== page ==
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Re: Not quite enough abstraction



Jussi Piitulainen <jpiitula@xxxxxxxxxxxxxxxx> writes:
> Brad Lucier writes:
> > This is a side comment about this SRFI.

> > So I looked at Alan Bawden's code and this SRFI.  And it turns out
> > that neither is at a high enough abstraction level to really
> > simplify my life.

> They are essentially the same.

Well, sort of. I think that my biggest problem is with
make-array. However, I don't think there's a real issue here.

> I think I have a good answer to your concern about working at the
> level of individual elements. The answer is that these operations are
> just the primitives that should be used to write the higher level
> operations. 

No bother. Olin Shivers spoiled us all with SRFI-1. The combinator
work *needs* to be done, though. If not in this SRFI, then in a
rapidly appearing follow-on.

> > Both assume that there are underlying arrays that are mutable, you
> > can set! elements of the arrays, the underlying arrays are generic
> > containers (vectors, not f64vectors or f32vectors, ...), etc.

I don't see this depth of assumptions. Brad seems to be bringing up
two orthogonal issues:

        1) mutability
        2) type-safety

The mutability assumtption is present, and it worries me. However, it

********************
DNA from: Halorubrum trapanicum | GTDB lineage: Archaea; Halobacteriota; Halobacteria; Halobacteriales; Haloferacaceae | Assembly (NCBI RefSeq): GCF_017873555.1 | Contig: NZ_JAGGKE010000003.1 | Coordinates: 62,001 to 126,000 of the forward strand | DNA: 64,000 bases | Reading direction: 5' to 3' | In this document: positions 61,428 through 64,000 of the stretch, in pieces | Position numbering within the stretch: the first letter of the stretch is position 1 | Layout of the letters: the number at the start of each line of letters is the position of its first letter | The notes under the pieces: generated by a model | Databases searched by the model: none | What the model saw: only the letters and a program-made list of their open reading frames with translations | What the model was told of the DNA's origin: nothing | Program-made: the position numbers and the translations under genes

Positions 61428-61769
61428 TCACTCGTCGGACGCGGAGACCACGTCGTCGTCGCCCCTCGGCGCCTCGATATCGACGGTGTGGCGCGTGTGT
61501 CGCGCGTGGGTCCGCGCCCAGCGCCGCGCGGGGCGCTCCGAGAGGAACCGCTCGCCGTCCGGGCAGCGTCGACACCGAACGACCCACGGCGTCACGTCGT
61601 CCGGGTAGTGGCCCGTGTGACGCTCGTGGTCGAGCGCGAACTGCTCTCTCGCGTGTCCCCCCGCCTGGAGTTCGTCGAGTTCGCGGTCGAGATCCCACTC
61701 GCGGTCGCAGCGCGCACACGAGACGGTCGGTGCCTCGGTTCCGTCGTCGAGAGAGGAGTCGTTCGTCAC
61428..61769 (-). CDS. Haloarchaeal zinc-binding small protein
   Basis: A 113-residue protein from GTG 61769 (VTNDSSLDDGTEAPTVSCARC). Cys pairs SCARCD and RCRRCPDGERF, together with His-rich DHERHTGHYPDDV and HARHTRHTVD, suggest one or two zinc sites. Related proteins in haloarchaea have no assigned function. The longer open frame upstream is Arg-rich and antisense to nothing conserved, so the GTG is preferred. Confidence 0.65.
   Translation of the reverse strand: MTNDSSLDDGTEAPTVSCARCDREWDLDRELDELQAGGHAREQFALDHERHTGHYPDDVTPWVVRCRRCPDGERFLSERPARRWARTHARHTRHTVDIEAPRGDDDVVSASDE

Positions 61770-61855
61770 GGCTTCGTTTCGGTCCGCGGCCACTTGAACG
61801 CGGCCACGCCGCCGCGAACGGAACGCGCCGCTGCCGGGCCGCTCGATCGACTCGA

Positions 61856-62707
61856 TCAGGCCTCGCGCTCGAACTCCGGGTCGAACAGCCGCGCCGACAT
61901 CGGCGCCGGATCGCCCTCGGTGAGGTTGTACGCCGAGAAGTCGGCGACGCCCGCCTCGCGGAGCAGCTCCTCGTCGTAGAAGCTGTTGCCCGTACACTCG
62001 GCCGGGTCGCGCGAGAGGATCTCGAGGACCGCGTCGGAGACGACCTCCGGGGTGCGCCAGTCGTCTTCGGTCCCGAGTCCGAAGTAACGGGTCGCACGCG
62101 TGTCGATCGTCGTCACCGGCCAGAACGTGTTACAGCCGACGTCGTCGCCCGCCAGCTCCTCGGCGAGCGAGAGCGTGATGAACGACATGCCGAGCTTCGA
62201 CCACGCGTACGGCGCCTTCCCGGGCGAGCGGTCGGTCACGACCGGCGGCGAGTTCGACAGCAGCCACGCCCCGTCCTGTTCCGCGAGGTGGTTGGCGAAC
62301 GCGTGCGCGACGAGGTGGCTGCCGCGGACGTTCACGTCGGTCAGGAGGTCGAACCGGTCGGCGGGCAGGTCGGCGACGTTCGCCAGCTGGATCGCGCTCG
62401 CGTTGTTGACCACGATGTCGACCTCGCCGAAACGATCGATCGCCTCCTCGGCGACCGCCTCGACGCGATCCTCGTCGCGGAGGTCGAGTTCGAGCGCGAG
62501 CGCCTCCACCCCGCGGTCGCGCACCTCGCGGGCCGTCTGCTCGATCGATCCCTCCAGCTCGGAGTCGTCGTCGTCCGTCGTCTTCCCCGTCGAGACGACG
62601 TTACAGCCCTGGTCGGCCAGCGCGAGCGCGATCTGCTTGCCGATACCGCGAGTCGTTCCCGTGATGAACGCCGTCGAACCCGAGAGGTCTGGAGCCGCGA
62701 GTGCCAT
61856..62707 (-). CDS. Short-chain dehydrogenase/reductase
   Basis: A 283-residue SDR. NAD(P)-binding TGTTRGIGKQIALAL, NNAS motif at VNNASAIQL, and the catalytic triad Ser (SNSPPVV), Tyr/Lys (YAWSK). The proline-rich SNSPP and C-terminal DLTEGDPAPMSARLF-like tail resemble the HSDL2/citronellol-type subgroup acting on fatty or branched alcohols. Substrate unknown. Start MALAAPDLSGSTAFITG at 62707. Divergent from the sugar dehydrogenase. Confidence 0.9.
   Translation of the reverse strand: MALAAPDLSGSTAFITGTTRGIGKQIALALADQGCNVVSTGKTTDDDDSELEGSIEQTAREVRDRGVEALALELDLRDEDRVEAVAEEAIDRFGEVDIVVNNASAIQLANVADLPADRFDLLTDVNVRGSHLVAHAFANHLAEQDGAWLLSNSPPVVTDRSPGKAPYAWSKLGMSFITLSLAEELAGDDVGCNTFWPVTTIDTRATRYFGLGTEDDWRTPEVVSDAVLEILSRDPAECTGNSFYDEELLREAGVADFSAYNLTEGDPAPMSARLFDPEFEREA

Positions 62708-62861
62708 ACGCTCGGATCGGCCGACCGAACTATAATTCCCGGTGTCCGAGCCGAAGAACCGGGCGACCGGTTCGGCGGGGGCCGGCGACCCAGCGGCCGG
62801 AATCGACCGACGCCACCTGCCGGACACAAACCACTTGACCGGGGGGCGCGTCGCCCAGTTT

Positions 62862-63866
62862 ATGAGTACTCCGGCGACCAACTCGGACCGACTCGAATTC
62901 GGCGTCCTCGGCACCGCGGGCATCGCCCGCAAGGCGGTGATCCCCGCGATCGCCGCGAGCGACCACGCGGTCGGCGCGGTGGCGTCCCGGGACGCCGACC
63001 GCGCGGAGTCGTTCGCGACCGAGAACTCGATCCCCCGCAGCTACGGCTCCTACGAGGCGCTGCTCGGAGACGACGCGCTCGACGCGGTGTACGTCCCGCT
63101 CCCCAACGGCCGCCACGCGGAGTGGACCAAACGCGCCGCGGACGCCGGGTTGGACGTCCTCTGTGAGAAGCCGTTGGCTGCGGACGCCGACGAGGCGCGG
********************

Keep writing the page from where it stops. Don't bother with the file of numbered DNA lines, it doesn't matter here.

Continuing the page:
doesn't worrk me that much because I'm looking for a
categorically-standard spec. Err...internal jargon that: I'm looking
for a spec that I can plug-n-play alternate implementations for
specific problems. e.g. I'm working (low prio) on some large, sparse
matrix code for doing latent semantic indexing tricks. My arrays are
*not* going to be writable, but I don't care much because I won't be
writing to them. However, I *can* use the SRFI array spec in the
meantime to test my algorithms on small datasets.

The type-safety issue is built in to Scheme. If you're not going to
drive safely, you'd better not get into this car. I just don't see any
other way around it...

> The next question will be whether to finalize or withdraw.

Yes, that is a next question.

david rush
-- 
The important thing is victory, not persistence.
	-- the Silicon Valley Tarot